I rode through the night, my headlamp shining bright on my forehead, dim in comparison to the light in the sky. Riding my bike at night was not something I did often, and it reminded me of better times when I would go to the bike park in the evening, even though I was awful compared to the other teens at the park. I was always the only girl there, but I had fun.
I had always been somewhat of a tomboy. Going to the bike park when the other girls went to Target or Starbucks, playing a rough game of basketball with the boys instead of walking and chatting with the girls. My friends and I weren’t like other girls. On the rare occasions that we went to the store, we bought random ridiculous toys and sugary junk at the Dollar Tree. We joked about the popular girls who we knew were dissing us behind our backs. The only times I had been girly was in my writing, because I could be whoever I wanted to be when I wrote. There were no limits, no one to judge if I didn’t want them. I could become my character and mold myself to be however I wanted to be.
Now writing is my only escape from these times. Times where I can’t go out, can’t be a tomboy, can’t diss the other jerks.
Now my writing was coming to life. It flared again, brighter than ever, closer than ever. My sweet adventure.
I rode without hands, something I would always do on the way to the park with my brother and his friends. I turned half a dozen times, only the bright pulses of light to guide me as I lost myself in the endless twists of the trails and paths that led through the backwoods of the suburbs.
Owls cooed loudly, but I began to hear another sound. Like the rumbling of a thousand feet. A flicker of doubt shot through me like a canon. Maybe it was just a thunderstorm.
But as I get closer, that doubt fades. The light and sounds seemed to be coming from a clearing just ahead. I lower my bike to the ground and step off the path. I push through the undergrowth, carefully edging blackberry vines away from my cheek. The air was warm and humid, and I started sweating as I traipsed over the cotton blanketing the ground.
“That rumbling sound- I don’t know what it is. Sounds like some sort of cavalry, or thunder or something,” I whispered to my phone log. “Can you hear it?”
The light flared again. It came from high in the atmosphere and shot to the Earth at the speed of a freight train, blinding in its strange beauty.
“That’s the twentieth time. Is this going to go on all night?” I muttered, pointing my camera at the phenomenon. “They seem to be coming at hundred-second intervals.”
The light screeched to a halt at the clearing just in front of me and for a split second, it illuminated the outline of a creature definitely not from around here. It was spindly, long, and graceful, landing softly to touch on the grass of the clearing before flickering out of sight.
“That’s...well...it’s...it’s beautiful!” I gasped to my video log. I only got a glimpse, but it was enough to confirm that something was not right. A mysterious creature just came from the sky and turned invisible.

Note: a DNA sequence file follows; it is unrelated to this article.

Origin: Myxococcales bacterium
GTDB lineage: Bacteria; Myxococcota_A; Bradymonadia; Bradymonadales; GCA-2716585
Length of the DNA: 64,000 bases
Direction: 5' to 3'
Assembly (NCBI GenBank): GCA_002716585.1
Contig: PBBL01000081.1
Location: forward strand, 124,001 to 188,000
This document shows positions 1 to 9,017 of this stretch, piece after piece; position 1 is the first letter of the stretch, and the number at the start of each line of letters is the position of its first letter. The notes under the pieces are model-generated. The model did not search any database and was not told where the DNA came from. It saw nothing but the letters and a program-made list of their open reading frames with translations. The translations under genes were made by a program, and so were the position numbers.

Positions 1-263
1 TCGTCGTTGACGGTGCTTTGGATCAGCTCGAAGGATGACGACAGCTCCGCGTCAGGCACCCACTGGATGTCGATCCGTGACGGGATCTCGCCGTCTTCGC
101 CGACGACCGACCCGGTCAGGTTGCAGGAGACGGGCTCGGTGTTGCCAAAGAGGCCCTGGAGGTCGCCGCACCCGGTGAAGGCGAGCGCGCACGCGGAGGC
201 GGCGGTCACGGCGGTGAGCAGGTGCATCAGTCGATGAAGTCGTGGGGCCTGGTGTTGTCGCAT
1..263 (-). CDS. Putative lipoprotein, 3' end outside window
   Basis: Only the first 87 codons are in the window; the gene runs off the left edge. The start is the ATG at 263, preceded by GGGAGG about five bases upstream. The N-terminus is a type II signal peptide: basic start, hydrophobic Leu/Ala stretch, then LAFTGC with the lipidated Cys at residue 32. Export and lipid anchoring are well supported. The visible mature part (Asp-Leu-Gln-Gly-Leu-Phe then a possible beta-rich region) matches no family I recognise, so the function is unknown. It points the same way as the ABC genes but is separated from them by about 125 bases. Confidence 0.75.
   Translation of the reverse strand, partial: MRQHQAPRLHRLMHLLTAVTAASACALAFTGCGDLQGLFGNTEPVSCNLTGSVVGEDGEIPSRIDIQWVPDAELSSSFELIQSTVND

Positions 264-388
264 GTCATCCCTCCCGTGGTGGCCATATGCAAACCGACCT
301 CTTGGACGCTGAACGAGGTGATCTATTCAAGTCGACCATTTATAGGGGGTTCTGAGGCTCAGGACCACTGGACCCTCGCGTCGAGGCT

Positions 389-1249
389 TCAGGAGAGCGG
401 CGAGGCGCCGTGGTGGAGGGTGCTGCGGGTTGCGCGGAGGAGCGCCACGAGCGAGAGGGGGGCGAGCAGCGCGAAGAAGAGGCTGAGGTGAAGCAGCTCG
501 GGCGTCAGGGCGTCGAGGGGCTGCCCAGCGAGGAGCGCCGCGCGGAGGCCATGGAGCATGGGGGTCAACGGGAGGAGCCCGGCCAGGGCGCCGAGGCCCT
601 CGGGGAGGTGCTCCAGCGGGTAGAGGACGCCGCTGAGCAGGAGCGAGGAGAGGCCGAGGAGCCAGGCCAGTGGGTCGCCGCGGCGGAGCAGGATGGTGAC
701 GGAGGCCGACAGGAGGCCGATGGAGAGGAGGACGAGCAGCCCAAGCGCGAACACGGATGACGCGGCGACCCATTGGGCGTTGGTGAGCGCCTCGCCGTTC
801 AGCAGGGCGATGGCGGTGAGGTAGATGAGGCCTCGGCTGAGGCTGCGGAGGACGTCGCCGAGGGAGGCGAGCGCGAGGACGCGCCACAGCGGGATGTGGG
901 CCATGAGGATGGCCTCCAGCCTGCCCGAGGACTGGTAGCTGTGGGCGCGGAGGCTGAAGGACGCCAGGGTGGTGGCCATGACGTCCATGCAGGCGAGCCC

I looked around, hoping to find a better viewpoint to catch the next flare. A large cottonwood tree to my left looked like it would do fine. I swing myself up into its thick limbs, my height becoming quite the advantage. I push myself higher into the tree, cautious to make sure my phone wouldn’t fall out of my pocket.
The rumbling sound was also coming from the clearing. It circled the edge of the trees, like a stampede of rhinos. I inched myself further out onto one of the branches, holding my phone out to capture the next flare.
Seventy, seventy-one, seventy-two, seventy-three. I scooted closer in anticipation.
The branch snaps and falls away and I tumbled into the center of the clearing. Pain shoots into my knees. Blood drapes a red curtain over my legs and hands, and tiny cuts cover my skin. I groan and rise swaying to my feet. The rumbling was deafening, moving in a circle around me. The wind picked up, soaring joyously to sound. Invisible creatures moved around me. I could smell them: a scent so strange yet familiar, indescribable to any human. I could see their footprints trampling the grass.
Ninety-six, ninety-seven, ninety-eight, ninety-nine, one hundred.
A quiet humming filled the air. The flare appeared again in the sky above, bright white and blinding as ever. It hurdled towards me. I fall back into the grass, wiping blood out of my eyes. I scoot back, crab-walking on my hands and feet away from the circle and wiping blood off my cheek. The light landed on the ground in front of me in silence, taking the form of the spindly, long-legged creature I had seen earlier. It was so strange and bizarre and adventurous I almost cried.
I didn’t care if they were hostile. I had my adventure.
Dozens of more flashes lit up the clearing, and suddenly the creatures stampeding around me came into view.
“Are you getting this?” I whisper out of the corner of my bloody mouth to my phone.
The creature spoke in a foreign language. It was sweet and slipped gracefully over its tongue, like a cool river slipping over moss.
The creature paused.
Then it shifted, sweeping over itself, whirling its spindly limbs about until they shifted into something relatively human. It still had limbs twice as long as any true human, and its skin glowed pearly white. It had no eyes and only a wide, thin-lipped smile. It was completely bald and dressed in flowing, elegant robes of forest green.
The other spindly-legged creatures shifted- well shifted seemed too crude of a word. They merely flowed from one plane of existence to the next, until I was surrounded by tall, bald, glowing beings.
They were delicate, graceful beauties, only slightly creepy.
The being in the center of the circle smiled benevolently. I noticed that its lips were a pale green.
In a graceful, slipping tone, it asked, “Can you keep a secret?”